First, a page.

Where Rick Riordan proves he’s still got it: The Sword of Summer

The Sword of Summer (Magnus Chase and the Gods of Asgard #1)

Goodreads | Author 
Publication Date: 6th October 2015
Rating: 4/5 bamboo sticks
Magnus Chase has always been a troubled kid. Since his mother’s mysterious death, he’s lived alone on the streets of Boston, surviving by his wits, keeping one step ahead of the police and the truant officers.

One day, he’s tracked down by a man he’s never met—a man his mother claimed was dangerous. The man tells him an impossible secret: Magnus is the son of a Norse god.

The Viking myths are true. The gods of Asgard are preparing for war. Trolls, giants and worse monsters are stirring for doomsday. To prevent Ragnarok, Magnus must search the Nine Worlds for a weapon that has been lost for thousands of years.

When an attack by fire giants forces him to choose between his own safety and the lives of hundreds of innocents, Magnus makes a fatal decision.

Sometimes, the only way to start a new life is to die . . .

After the so so feeling I got off Heroes of Olympus, I was pretty much expecting The Sword of Summer to be the same. I was most definitely wrong. Take for example this chapter title:

Hearthstone Passes Out Even More Than Jason Grace (Though I Have No Idea Who That Is

Guys, Rick Riordan just shaded one of his own characters. What other author would do that? Is that chapter not me on The Blood of Olympus? Rick Riordan is a teenage whisperer.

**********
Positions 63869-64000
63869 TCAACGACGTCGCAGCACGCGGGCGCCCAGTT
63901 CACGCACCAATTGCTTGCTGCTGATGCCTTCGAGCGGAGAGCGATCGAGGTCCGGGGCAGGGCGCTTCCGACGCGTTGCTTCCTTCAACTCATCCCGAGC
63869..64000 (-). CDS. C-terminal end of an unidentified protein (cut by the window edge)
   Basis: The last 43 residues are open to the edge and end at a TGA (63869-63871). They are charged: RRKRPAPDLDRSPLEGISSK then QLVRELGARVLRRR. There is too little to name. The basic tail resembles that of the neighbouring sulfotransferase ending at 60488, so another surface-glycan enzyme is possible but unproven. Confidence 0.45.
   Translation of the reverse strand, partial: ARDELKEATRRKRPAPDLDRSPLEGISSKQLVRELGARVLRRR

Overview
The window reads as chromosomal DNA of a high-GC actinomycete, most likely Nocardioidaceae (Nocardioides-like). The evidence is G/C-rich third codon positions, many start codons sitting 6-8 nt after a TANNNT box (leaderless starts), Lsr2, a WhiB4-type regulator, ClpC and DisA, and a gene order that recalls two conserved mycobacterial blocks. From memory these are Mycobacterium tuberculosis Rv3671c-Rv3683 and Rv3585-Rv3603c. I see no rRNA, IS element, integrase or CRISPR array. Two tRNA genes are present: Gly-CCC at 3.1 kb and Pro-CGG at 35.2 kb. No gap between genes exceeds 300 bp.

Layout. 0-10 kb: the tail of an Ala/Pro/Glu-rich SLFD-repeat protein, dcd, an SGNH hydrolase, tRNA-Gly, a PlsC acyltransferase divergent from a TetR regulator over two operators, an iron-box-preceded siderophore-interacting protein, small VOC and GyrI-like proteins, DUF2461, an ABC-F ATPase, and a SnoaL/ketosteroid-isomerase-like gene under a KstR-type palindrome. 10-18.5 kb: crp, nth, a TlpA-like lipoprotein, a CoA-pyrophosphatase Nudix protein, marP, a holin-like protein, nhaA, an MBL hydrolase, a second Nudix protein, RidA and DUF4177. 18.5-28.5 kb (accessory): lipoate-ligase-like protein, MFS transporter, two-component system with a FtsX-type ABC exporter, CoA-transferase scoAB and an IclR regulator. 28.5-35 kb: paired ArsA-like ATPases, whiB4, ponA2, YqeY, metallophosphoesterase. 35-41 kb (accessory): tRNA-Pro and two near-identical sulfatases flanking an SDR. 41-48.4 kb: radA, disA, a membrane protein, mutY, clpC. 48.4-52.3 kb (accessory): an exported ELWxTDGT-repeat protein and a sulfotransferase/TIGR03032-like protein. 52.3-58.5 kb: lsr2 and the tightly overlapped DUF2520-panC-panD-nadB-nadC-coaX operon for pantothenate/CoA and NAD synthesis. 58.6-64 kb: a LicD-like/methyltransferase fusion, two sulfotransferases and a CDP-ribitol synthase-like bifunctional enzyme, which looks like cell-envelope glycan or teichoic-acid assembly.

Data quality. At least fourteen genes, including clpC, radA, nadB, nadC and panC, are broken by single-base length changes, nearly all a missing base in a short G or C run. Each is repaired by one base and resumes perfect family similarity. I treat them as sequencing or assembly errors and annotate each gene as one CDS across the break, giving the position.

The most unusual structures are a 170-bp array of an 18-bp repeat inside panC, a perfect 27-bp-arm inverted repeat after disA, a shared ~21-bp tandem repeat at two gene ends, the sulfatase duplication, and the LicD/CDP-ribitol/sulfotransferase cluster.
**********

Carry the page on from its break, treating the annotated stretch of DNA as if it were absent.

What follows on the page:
A lot or reviews will tell you this books is The Lightning Thief 2.0 and while it might’ve been like that at the start, it definitely picked up around the halfway mark. Yes, both books have a sort of quest outline, a snarky main character, modern mythology but The Sword of Summer was still surprisingly enjoyable for me and really educational. I learnt a lot about Norse mythology. It was very by the numbers but hey, I still love it.

Most of that love is all because of the characters. Riordan writes some great characters and worlds. It takes some skill to adapt myths and legends into something kids would read. In The Sword of Summer, we meet Magnus Chase who’s a sarcastic 16 year old. I loved him purely because his first person POV and funny chapter titles brought me back, before the Heroes of Olympus series, to the PJO series. Riordan’s wisely tried to make him a bit different to Percy by making him kind of a noob, by that I mean he doesn’t really do fighting which I hope will be continued in the next books. It would be interesting to see a main character who doesn’t fight. However, I do see why people saw him as Norse Percy because his mannerisms and speech are very similar. Honestly, for me I was just so happy with the first person POV that I didn’t care!

I love how diverse the crew is. We have the badass axe wielding Samirah ab-Abbas who has a magical hijab. We also have Hearthstone, a deaf magic wielding elf who’s been shunned from his society. While their differences were glossed over, I feel like this is a good thing. It just shows that they are no different from us and that we should treat them exactly the same as any other character.

It’s very for authors to make a new series after they’ve already made a very successful one. I can comfortably say that Rick Riordan has still got it, guys 😀



Author: Prima

Still crazy obsessed with High School Musical and is still disappointed real life high school did not involved as much singing and dancing. Almost 18 but relates to 5 year olds. Super cynical about Disney movies and kdramas but still loves them. Blogs about books and feels.

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